I am so sad to say, our donkey experiment did not go so well.
Unfortunately, we had to give Abner away to a new owner.
I love Abner.
(Even a very muddy Abner.)
I mean, really, look at those EARS!!
Only, Abner’s sweet face did not translate to his behavior.
Let me back up.
Donkeys are known watchdogs…they protect the herd they are with.
Abner was a great watchdog for our three cows and life was good. In fact, it was fascinating to watch Abner interact with the cows. He was especially protective and fond of Freddie (Ethel’s calf), I think, because they were newbies, the youngest.
(How’s that for cow and donkey psychology?)
Anyway, we decided to add another Lowline Black Angus to our small cow family.
Lovey (as in Thurston Howell, the III’s wife from Gilligan’s Island) joined Lucy and Ethel (and Freddie) a couple of weeks ago.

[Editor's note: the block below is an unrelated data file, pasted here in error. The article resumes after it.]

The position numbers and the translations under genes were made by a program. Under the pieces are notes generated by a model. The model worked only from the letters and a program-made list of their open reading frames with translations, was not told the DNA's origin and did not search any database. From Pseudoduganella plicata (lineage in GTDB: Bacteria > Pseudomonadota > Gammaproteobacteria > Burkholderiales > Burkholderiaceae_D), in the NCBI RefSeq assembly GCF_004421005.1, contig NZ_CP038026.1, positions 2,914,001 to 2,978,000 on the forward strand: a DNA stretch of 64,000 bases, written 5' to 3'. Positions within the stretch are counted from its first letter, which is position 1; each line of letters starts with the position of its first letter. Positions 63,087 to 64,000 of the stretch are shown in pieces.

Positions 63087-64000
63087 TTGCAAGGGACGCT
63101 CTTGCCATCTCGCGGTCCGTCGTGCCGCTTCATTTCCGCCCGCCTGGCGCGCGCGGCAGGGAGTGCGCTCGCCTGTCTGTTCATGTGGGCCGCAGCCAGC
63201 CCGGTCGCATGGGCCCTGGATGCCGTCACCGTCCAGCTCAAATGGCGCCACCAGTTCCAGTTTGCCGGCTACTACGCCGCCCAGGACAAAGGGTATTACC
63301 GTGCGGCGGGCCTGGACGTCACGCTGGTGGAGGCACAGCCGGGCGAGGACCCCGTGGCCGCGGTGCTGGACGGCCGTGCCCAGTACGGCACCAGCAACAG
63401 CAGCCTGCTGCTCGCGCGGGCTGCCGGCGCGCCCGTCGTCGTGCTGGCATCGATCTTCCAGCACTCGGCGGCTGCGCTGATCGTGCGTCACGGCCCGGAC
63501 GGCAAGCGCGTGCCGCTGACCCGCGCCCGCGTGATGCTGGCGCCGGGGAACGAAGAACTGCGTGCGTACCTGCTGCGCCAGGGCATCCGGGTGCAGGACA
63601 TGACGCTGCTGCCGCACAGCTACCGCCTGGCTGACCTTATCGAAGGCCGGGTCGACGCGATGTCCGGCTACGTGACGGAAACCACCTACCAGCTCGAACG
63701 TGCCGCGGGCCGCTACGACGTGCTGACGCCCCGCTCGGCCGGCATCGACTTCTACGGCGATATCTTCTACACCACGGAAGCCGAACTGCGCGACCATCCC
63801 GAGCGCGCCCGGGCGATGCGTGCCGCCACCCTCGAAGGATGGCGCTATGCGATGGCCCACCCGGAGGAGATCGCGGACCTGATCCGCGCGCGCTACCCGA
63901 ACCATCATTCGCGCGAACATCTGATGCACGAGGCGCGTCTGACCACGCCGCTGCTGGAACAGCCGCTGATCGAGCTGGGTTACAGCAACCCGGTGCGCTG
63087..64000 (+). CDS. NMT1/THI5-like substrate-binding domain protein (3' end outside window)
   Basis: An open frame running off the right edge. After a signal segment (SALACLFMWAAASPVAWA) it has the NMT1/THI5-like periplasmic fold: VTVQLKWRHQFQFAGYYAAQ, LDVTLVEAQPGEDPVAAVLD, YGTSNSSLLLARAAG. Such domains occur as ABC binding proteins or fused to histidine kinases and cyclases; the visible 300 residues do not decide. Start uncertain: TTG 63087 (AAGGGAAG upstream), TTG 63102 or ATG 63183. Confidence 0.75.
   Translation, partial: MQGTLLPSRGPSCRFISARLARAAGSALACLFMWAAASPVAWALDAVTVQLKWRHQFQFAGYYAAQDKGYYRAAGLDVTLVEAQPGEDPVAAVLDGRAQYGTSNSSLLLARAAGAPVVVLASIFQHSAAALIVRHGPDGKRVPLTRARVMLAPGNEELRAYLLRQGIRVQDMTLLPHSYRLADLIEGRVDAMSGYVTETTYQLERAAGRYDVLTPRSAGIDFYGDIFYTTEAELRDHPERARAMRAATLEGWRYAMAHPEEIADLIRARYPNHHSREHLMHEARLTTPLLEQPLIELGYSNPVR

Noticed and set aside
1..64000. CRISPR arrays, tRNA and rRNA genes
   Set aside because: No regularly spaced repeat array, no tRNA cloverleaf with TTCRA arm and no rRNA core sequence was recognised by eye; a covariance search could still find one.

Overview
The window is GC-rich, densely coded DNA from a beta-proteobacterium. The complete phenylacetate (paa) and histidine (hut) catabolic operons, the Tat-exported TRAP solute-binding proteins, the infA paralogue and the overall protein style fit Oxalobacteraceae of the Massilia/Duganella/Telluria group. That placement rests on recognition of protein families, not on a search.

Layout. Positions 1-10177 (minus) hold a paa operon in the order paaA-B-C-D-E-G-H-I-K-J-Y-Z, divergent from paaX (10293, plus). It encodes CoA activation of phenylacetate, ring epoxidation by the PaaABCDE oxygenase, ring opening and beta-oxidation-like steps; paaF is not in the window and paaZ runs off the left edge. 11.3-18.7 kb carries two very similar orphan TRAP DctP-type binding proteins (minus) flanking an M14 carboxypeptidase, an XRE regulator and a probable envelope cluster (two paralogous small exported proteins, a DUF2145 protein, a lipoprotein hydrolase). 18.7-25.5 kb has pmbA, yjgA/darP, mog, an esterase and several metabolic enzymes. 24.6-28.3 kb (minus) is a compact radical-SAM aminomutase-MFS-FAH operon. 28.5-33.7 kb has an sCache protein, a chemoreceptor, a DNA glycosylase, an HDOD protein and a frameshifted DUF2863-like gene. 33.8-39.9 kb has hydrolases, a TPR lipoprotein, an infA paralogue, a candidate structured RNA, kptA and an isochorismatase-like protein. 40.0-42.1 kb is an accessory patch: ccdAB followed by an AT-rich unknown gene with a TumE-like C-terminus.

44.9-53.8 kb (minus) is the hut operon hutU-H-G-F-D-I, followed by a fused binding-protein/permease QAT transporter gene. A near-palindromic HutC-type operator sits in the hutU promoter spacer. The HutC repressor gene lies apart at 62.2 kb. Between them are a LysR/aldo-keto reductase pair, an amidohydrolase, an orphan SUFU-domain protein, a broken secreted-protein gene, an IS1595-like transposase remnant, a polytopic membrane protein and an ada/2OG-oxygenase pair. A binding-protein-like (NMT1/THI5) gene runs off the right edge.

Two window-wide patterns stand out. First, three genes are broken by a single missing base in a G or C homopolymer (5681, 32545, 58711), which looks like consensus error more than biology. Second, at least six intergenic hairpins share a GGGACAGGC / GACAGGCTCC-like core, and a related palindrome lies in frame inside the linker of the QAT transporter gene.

Immediately, Abner would have nothing of it.
Apparently, he did not like Lovey breaking up their happy home, so he prevented her from joining the other three.
Lovey came to us impregnated, so naturally, we did not want her to be running, and Abner was determined to run her.
After watching him being so ugly toward her, we really had to reconsider keeping him around when she and Lucy and Ethel had calves.
While donkeys are known for protecting, they can also be so protective they can kill a newborn calf, simply because it’s a new and unknown creature entering the picture.
We couldn’t take that chance.
We found a lovely new home for Abner.
I asked the sweet man who took Abner to give us an update on how he’s doing, but I have yet to hear from him.
Who knows? We may try owning a donkey again in the near future, but ThrillCam and I have agreed that we want a baby donkey to begin with.
Either way, we’re always learning.